They have turned into such beautiful birds. Here they are looking out at the big world that will be theirs. They are now more than halfway to fledging.

16 March 2021. E17 (left) and E18 (right) looking out at the world of possibilities. @D Pritchett Eagle Cam

Little Legacy isn’t so little anymore either. She has overcome, on her own, Avian Pox which is fantastic. She will be immune for the rest of her life. The image below is from a week ago. Legacy still had soft down on her head but her feet were getting large and she had quite the full crop. There were jokes about her on the Internet as being a big ‘pudgy’. Oh, the benefits of being the only eaglet in the nest!

This is Legacy this morning on the nest with her mother, Gabby, waiting for a food delivery. The fluffy dandelions on the top of her head are almost all gone and now instead of grey down she is almost 3/4 covered with her juvenile plumage. They grow sooooooo fast and she is very beautiful. She copies her mother working on the nest, incubating and rolling ‘Eggie’ and will, one day add to the legacy of her grandparents, Romeo and Juliet.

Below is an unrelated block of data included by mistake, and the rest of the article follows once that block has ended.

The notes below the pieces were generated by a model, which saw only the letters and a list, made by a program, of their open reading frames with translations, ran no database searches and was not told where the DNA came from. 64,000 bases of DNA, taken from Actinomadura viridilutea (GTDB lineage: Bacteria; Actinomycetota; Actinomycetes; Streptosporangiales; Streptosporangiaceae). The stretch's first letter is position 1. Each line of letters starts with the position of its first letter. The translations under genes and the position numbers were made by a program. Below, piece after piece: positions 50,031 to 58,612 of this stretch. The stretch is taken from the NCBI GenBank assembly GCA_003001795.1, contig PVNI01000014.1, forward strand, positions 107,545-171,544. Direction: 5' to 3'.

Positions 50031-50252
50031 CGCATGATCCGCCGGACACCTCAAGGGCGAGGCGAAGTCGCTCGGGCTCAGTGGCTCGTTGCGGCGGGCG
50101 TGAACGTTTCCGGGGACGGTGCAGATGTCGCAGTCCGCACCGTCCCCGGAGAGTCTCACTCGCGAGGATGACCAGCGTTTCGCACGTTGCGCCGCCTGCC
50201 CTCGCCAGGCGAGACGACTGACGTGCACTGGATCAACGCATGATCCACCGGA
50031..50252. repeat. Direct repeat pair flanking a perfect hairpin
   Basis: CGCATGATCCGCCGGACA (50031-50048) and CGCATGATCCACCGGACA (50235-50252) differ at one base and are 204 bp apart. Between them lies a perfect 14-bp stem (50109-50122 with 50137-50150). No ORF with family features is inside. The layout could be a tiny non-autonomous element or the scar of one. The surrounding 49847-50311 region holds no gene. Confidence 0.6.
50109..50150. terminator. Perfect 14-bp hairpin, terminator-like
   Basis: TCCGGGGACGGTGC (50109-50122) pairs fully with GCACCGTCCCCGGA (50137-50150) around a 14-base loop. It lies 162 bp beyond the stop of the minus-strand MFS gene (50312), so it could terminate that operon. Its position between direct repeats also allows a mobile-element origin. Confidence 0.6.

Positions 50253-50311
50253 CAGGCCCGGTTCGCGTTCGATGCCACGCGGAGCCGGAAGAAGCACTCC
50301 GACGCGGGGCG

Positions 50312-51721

16 March 2021. Legacy (left) and her mother Gabby. NEFL Eagle Nest, Jacksonville, FL. @AEF and NEFL Eagle Cam

You might remember the female Bald Eagle encrusted in snow for most of the incubation period – that was the mom over at Duke Farms. Two of the three eggs hatched and those two are growing and growing. These kids have some very different meals than Legacy who eats mostly fish (a few mammals) and many times people are left guessing what the two had for dinner. Despite a lot of prey available, there is some concern for the second eaglet who is consistently pecked down by the older at feeding time. It is the reason that I cringe when I see three eggs. Sometimes two is more than enough – and there are definite advantages to being an ‘only’ eaglet or Osprey. Fingers crossed for this little one.

It is unclear to me what precipitates the feeling of food insecurity that results in siblicide. I have printed and read all of the academic material – it is sitting in front of me – and I am still baffled by which nests experience siblicide and which do not. Are there real predictors?

The little one at Duke Farms wanted to eat and the older one kept blocking it this morning.

Older one at Duke Farms pecking and deliberately keeping little one from eating. 16 March 2021. @Duke Farms Eagle Cam

So, the little one waited til the older one’s crop was ready to pop and finally got around to eat. Smart. Let us hope that this keeps up.

Yippee. Older going into a food coma. Little one eating. Well done. @Duke Farms Eagle Cam